Majesco recently release Mini Putt Park under the Zynga umbrella, a property simulator-meets-isometric mini golf game that we just had to learn more about. Recently, Majesco VP of Marketing and Digital Strategy Stephen Saiz gave us the skinny on Mini Putt Park along with his thoughts on social gaming trends and insight into why a well-known name like Majesco would go to Zynga for help.
Gallery: Mini Putt Park on Zynga.com
Mini Putt Park, for us, is really the blend of a few different play patterns. It's really for the builders out there that want to build their own park, manage their own park [and] run their own park. [It's] also just for the players that really love playing mini golf, whether in real life or in video games. We really wanted to offer them a pretty compelling story mode as well. So, if you play through the story mode on Putter Island--I mean there's still a good four to six hours of gameplay in there. [That's] if you really play from beginning to end through the 18 courses that we offer that are highly curated, highly designed, and what not. So, I think for us they're the best of both worlds that differentiate.
It is really the [user-generated content] element and users almost maintaining the new content that's developed on a regular basis versus our own internal teams. We'll continue to add new items and what not. If we can build out a robust audience, really hone in on a smaller amount of people that are actually going to build a lot and make sure there are incentives for them to do so, users are going to be able to have a pretty unlimited amount of content to play for as long as this game is still around.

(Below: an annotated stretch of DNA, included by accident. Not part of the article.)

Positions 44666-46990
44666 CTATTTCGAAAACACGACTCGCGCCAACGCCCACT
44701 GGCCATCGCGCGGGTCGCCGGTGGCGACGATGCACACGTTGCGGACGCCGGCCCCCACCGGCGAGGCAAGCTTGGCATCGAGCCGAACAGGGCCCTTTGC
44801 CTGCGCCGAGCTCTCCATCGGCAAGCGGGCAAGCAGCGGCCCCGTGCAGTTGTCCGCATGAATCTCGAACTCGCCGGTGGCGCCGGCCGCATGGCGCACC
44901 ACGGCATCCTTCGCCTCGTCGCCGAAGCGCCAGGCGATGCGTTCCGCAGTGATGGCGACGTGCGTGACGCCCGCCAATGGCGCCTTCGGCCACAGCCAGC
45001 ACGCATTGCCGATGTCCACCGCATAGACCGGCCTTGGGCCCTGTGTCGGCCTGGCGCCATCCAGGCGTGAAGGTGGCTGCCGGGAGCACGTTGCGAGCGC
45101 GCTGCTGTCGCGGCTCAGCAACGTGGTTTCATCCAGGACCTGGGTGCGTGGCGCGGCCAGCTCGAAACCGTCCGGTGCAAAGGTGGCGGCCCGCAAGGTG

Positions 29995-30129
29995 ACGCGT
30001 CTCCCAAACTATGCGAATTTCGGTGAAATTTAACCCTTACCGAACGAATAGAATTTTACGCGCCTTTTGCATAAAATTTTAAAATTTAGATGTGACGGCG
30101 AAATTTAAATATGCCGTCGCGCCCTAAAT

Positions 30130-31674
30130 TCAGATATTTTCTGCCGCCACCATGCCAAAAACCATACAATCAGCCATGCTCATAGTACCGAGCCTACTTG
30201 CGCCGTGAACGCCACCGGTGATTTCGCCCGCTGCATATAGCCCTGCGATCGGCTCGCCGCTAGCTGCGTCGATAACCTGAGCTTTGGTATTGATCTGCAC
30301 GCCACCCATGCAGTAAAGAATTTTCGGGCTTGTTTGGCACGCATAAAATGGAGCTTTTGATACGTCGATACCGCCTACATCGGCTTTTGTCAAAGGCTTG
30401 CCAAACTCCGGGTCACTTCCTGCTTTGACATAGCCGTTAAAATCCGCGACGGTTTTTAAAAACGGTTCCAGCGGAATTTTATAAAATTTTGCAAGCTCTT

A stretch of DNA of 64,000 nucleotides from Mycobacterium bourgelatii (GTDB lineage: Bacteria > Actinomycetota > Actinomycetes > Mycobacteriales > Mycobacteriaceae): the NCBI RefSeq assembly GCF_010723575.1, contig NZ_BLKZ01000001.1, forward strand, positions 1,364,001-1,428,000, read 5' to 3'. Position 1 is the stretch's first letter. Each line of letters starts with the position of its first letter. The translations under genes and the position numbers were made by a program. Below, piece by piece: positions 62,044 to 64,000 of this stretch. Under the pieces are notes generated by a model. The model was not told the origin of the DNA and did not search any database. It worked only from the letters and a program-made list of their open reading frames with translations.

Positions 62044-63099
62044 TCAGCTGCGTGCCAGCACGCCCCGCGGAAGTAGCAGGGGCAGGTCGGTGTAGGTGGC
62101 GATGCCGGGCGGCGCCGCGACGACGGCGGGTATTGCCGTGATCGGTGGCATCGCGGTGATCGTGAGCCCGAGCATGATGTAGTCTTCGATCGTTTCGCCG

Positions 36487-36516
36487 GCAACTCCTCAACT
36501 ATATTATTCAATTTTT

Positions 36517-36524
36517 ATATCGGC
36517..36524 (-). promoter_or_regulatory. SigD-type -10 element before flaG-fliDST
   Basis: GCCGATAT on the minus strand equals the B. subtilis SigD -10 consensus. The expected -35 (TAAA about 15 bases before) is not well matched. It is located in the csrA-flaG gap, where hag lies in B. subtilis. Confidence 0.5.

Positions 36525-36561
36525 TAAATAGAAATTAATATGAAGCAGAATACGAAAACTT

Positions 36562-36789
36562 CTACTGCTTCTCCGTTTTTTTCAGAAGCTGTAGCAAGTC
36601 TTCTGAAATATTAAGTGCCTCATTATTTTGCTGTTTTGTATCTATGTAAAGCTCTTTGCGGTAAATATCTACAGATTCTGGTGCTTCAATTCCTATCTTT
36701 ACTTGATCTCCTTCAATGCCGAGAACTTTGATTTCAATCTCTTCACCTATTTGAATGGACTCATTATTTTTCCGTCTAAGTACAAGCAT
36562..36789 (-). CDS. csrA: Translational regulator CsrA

Definitely. Yeah, you can invite them to play. They can come in. Every time you build a course, I think you are able to set up whatever par you want to have the course playable on. If they come in and you have a 3-par hole and if they do it in two, you'll get a notification that they basically were able to best your score, and you guys can continue to go back and forth as long as you want.
Again, that's a little bit different, and really, the unique aspect of our game versus a traditional just sim game or something out there where you're just visiting people's places, you might do a job here or there. But for our game, to play somebody else's courses is pretty compelling, I think.
How did Majesco come to the idea for Mini Putt Park?
Just through those ideation processes of kicking around ideas, and for this game I think just the notion of mini golf and there not really being a game like this. There were a couple of golf games like this on Facebook before--social and what not--and there's always been a rich history of online flash games with golf. So, I think that's what truly spurred the interest with the team and tried to challenge them to differentiate.
That's one of the things we do through our development and ideation processes is just don't go out there and replicate what someone has already done. It's taking a concept, taking something we really like and making it our own. So, it was just taking a lot of those and building them into what you see today.
I think you're going to see a lot more traditional games, co-op games, console games, whatever you want to call them start to show up, and you're already starting to see them show up on Facebook and whatnot. So, as people try to get more sophisticated both on the development side as well as on the player side, I think people will want deeper experiences--more storyline, more skill.